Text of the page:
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Aug. 23rd, 2017 04:30 pm
fred_mouse: cross stitched image reading "do not feed the data scientists" (Default)
[personal profile] fred_mouse
Achieved today
  • version 2 of CV finished and sent to person who requested it
  • sudden realisation as to what the next paragraph of my report has to say. Written it, stalled at n+1.
  • Piano tuner came, tuned piano. I had remembered to organise cash.
  • moving all the crap out of the music room, so the piano tuner had space to move. Sadly, now there is too much Stuff in my bedroom
  • ironing!
  • progress on block a day quilt, finishing Feb 12 & 13.

Not achieved today
  • data analysis. Must find data first.
  • driving lessons for either of middlest or eldest (although as I've just made an arrangement with middlest, that might still happen)
  • World Peace

Right Now, I'm going to get up off the couch, and work out what I need to cut for the next few blocks.

Fa'afafine video

Aug. 22nd, 2017 08:38 am
fred_mouse: brass mouse brooch on green striped carpet, at quite a distance (rug)
[personal profile] fred_mouse
Not sure if the first link is going to work for people outside Australia, because it is from on-demand TV from a public broadcaster, so I've included the Facebook link as well.

Interesting short documentary interviewing three fa'afafines and how they experienced being raised that way. Of the three, two have positive things to say, while the third was badly bullied and discusses their resultant substance abuse. This is a very honest bit of media, and mostly focuses on the social aspects--one of the people interviewed comments that it is really common that explorations of what it means to be fa'afafine focus on [paraphrase] 'what they have in their pants, and who they have sex with'.

The SBS/direct link.

the Facebook link

edited to get rid of a very poorly used phrase

Dreaming my family issues

Aug. 22nd, 2017 07:33 am
fred_mouse: crystal mouse, looking straight out at the viewer (crystal)
[personal profile] fred_mouse
This morning, the alarm went off in the middle of a dream where I had been called up to speak at my father's funeral, despite the fact that I had said I didn't want to. At that point, I hadn't said anything yet, but I think my first thought after 'argh, alarm' was 'what do I have to say that won't mess this up for other people'.

Basically, all I could think about when half asleep was either angry or bitchy. And there might be large swathes of my family I'm not keen on, but I'm sure that they will be genuinely grieving, and my whole 'never emotionally available, despite being the only person I have/had a hope of getting closure on some of the shit my mother did' issue is my issue and I shouldn't be venting it on them.

...at least I don't have funeral/dealing with the death dreams about my mother or my ex-husband any more..

Friday's outbox/inbox a day late...

Aug. 19th, 2017 09:49 am
writerlibrarian: (Adidas Sid in Pink)
[personal profile] writerlibrarian
Second week of summer break. My body has realized it is not expected to go to work. Hence Thursday and Friday were difficult. Still, Sunday, on the last day of 1001 pots, I went and got a really nice ceramic cup. Wednesday, I had a friend come over and we wrote, ate and mostly caught up. We are doing it again next Wednesday.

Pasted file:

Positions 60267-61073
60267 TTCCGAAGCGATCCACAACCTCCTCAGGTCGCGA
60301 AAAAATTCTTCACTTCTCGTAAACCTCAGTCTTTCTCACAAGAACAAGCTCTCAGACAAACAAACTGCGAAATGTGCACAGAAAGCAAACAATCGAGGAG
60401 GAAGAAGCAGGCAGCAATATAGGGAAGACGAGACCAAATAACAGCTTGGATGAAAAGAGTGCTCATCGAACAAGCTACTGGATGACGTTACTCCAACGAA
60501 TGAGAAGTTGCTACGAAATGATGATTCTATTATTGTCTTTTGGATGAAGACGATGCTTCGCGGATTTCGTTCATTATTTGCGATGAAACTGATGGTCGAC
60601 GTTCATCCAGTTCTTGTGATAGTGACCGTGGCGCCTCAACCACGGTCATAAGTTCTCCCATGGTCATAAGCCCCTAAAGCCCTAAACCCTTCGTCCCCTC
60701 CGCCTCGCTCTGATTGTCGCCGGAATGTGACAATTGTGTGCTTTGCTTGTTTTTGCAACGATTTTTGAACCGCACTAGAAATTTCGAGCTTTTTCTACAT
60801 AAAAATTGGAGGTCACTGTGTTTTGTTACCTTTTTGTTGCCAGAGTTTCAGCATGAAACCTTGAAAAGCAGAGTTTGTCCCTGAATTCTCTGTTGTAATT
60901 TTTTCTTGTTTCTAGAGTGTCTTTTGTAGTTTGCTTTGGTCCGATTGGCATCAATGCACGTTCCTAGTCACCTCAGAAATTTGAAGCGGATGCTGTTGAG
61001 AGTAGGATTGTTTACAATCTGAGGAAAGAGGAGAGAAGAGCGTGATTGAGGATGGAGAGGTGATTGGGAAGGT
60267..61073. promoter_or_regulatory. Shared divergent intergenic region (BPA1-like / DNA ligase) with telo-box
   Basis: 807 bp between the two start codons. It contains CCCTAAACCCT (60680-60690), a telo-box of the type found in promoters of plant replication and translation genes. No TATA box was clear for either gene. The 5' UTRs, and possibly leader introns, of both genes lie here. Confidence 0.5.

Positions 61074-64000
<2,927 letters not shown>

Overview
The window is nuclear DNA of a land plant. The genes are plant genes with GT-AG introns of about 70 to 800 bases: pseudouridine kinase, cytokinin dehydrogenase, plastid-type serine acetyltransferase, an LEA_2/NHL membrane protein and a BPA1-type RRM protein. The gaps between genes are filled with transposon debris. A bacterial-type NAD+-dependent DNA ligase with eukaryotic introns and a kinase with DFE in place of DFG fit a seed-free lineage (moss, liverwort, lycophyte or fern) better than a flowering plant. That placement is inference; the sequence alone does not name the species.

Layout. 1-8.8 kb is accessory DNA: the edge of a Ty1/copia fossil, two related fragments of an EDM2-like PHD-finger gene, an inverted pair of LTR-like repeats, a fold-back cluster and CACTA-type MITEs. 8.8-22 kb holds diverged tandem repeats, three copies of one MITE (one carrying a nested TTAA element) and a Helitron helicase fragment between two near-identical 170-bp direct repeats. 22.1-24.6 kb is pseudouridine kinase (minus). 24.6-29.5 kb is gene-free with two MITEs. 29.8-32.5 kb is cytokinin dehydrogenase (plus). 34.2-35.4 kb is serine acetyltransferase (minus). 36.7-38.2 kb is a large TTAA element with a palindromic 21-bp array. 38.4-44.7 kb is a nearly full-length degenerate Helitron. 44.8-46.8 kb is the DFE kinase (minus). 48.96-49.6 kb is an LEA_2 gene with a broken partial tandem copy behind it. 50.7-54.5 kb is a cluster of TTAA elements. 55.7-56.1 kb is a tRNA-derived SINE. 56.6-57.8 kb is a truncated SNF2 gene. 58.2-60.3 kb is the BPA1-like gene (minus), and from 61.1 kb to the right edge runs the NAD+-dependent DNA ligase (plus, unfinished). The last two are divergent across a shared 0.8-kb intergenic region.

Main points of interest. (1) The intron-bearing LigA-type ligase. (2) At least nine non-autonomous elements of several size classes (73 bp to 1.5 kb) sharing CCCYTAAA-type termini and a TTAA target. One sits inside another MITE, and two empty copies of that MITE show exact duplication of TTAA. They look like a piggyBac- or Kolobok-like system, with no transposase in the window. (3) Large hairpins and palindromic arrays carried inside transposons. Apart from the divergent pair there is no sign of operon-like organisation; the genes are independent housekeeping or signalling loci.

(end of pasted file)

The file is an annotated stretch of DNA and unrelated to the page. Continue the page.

I also read. Slowly but I read. I watched the Food network. And renovation shows aka Master of Flip to distract my mind from the pain. It worked. It's a good, cheap mind-numbing drug.


La mort et un peu d'amour. Alexandra Marinina. This was more interesting for the progression of the characters. The mystery and the culprit were predictable. To me at least. I knew who it was midway through. Also there are two scenes of excessive violence against women that just make me a bit mad. It was gratuitous and not necessary. I didn't expect it. So trigger warning. On the positive side, Anastasia is still wonderful and her Liocha is also wonderful.


The Radium Girls. Kate Moore. WW1 history, Women history. Comes highly recommended.

Two Filipino romances. To read more diverse authors. Smartbitches always bring new novels to discover. For more Filipino romances in English.

Loveless. Childless. Clueless. Miren B Flores.

Interim Goddess of Love : the complete trilogy Mina V. Esguerra

Also to cure the withdrawal and stop asking myself "Is it October Yet?

The vids were taken down aka they were plagiats of [archiveofourown.org profile] pollyrepeat  great vid Confident. Go watch. It's pretty amazing.
sqbr: pretty purple pi (Default)
[personal profile] sqbr
(this started out as a reply to this tumblr post)

When I first started posting about social justice online, on my fannish livejournal, I posted about racism a LOT, with lots of self righteous LET ME EXPLAIN A THING. And then two of my non-white(*) friends said it was ruining my blog for them: one because she felt like I was speaking over her experiences, which didn’t match the monolithic How POC Feel Narrative I was ‘explaining’, the other because it was causing my clueless white friends to say racist crap in the comments. I had to fight back a defensive “But DON’T YOU WANT ME TO FIGHT RACISM??” reaction.